Life in the big city – Day Six


Well, I’ve had quite the adventure. Six days, alone, in New York City, my first vacation in several years and my first time in the city since the early 2000s. I visited four museums, attended three operas, and saw just about every major sight in the city. All told, it was a very successful trip with few snags. I love New York!


I imagine the thought of being alone in New York is terrifying to some. Actually, I didn’t feel afraid once. I had no negative encounters. This isn’t to say they don’t happen, but if you’re careful  where you wander, no one bothers you. I didn’t see any bad apples anywhere I went (and I covered a lot of turf). There are other tourists and regular folk everywhere, and more cops available than you see at home. There are moms and kids walking the street and riding the subway, even at night.


So did I get to do everything on my list? Almost. In some cases the weather didn’t cooperate, in others, my energy level fizzled. I did a lot of walking. Living here is wonderful exercise, even though public transportation will get you anywhere (except the Metropolitan Museum of Art. For that, you have to wander Central Park for several hours). I didn’t get to the top of Rockefeller Center to see the city at night from above; I didn’t do the night time boat ride around the tip of Manhattan. I didn’t go to the Bronx Zoo.


Standout moments? Seeing the Statue of Liberty’s face up close. Mimi’s death in La Boheme. The memorials to the dead at the 9/11 Museum. Standing on the Brooklyn Bridge, looking out over the city, while listening to Neil Diamond’s poetic reminisces about it in Brooklyn Roads. Seeing my friend Michael again.


I didn’t even spend much money here. Many of the attractions are free, I ate cheaply, and a few things I paid for in advance. The best deals in New York? The Statue of Liberty (boat ride, pedestal and museum access, and Ellis Island museum for $18) and the subway (I rode it all week, and all over, on a 7-day MetroPass for $30. I didnt take a cab once).


So now it’s back to my mundane, everyday life. Jarring as it will be after this magical week of sights and sounds and stimulation, it’s a welcome return. The conveniences of home have their own special attraction, and life becomes stale no matter where you live. That’s why we need to get out of our elements periodically, to get a fresh perspective on life. We return a little bit changed, a little more knowing, a little more open to possibilities. Mind you, I haven’t been taking this advice lately. My life is extremely routine, but I broke free for a week and it was wonderful.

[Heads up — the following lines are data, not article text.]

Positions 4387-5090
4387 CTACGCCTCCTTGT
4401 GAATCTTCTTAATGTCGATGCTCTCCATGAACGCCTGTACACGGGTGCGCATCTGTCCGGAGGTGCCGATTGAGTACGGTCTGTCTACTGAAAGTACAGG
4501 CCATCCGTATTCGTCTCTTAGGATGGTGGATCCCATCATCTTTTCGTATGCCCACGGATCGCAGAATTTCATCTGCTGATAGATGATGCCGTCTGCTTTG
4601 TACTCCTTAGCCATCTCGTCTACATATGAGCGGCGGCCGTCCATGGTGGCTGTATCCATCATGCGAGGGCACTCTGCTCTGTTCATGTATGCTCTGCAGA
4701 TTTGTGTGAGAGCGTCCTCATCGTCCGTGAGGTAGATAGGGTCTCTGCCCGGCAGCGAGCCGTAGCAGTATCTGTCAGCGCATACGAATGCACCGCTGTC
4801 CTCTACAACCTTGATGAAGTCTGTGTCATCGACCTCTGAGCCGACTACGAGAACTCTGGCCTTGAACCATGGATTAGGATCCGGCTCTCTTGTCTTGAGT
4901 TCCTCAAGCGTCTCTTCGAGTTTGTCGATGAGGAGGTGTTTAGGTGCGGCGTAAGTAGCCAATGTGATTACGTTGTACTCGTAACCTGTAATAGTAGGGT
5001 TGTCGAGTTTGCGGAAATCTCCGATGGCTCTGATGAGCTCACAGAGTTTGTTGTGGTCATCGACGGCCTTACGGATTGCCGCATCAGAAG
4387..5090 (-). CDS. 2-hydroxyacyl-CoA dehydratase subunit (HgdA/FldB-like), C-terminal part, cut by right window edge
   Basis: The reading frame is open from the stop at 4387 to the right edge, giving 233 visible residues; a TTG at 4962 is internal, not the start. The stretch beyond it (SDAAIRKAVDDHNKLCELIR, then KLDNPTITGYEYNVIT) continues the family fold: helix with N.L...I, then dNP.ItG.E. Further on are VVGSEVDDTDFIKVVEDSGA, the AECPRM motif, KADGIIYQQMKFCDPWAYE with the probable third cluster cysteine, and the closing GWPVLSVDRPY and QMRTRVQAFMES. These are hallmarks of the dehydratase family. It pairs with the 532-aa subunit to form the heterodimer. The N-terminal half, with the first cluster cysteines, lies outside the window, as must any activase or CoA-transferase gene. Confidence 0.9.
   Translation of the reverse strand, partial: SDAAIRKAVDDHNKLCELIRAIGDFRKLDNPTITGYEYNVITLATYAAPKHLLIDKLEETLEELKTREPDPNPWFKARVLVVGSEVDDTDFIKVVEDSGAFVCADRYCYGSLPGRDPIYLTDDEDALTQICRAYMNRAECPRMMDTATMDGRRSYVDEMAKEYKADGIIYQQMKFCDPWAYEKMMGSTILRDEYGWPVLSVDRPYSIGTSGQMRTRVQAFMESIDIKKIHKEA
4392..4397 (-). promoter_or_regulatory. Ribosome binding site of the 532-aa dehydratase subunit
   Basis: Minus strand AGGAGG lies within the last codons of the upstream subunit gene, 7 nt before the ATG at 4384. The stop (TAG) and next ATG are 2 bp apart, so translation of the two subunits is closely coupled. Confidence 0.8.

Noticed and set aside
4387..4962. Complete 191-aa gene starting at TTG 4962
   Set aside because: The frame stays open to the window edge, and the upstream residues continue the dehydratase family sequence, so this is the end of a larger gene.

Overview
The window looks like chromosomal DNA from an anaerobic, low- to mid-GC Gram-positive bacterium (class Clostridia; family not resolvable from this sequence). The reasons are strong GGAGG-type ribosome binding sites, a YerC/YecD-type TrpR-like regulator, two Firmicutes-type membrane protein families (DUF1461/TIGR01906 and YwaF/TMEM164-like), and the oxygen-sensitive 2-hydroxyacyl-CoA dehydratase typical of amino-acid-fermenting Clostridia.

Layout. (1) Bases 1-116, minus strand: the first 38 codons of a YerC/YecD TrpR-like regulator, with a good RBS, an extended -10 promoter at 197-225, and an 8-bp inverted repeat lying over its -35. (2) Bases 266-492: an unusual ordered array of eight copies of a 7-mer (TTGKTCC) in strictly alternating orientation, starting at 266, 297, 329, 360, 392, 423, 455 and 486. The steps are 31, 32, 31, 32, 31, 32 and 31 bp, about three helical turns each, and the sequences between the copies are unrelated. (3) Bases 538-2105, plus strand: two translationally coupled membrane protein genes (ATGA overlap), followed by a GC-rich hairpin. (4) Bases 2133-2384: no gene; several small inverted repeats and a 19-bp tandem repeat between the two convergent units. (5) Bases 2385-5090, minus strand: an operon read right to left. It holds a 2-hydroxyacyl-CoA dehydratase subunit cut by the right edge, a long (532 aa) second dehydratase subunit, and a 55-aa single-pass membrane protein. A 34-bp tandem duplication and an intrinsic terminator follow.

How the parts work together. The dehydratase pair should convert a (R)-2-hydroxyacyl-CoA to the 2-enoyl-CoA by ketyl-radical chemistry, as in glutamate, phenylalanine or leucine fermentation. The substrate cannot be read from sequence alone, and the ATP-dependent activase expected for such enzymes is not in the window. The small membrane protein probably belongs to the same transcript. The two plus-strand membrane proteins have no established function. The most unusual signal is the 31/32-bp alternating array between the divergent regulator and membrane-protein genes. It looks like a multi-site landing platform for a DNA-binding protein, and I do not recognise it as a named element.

My NYC breakfast spot, and a description of me in the summer?

Charlie Squarepants

Ahhh, vacation. A chance to see what life would be like if I didn’t have to work for a living – staying up late (it’s 2 am now), sleeping in, and doing things I never have energy for while on the treadmill called working class America. Maybe it’s a vestige of owning a 24-hour business for so many years, but I was never good at turning off work-mode, at adjusting from a work mindset to one of leisure. Even days off are sometimes spent with that nagging awareness that I have to work the next day, preventing me from enjoying the present one.

Not so this past week. I knew the vacation was coming, that there was a light at the end of the tunnel, and this changed my outlook entirely. My midweek day off was very leisurely and enjoyable, even though I had to work the next day.  It’s all in my head! It’s a problem of getting stuck in dreary work mode. Do others suffer from this, I wondered? I bet they do! (well, depends on how they feel about their jobs). Our work life can prey on our consciousness, tempering leisure hours with reminders of our forced servitude. It’s like being Cinderella at the ball, with one eye on her glorious surroundings and the other on the clock. At midnight, it’s all over. We may physically leave work, but mentally we can still be there.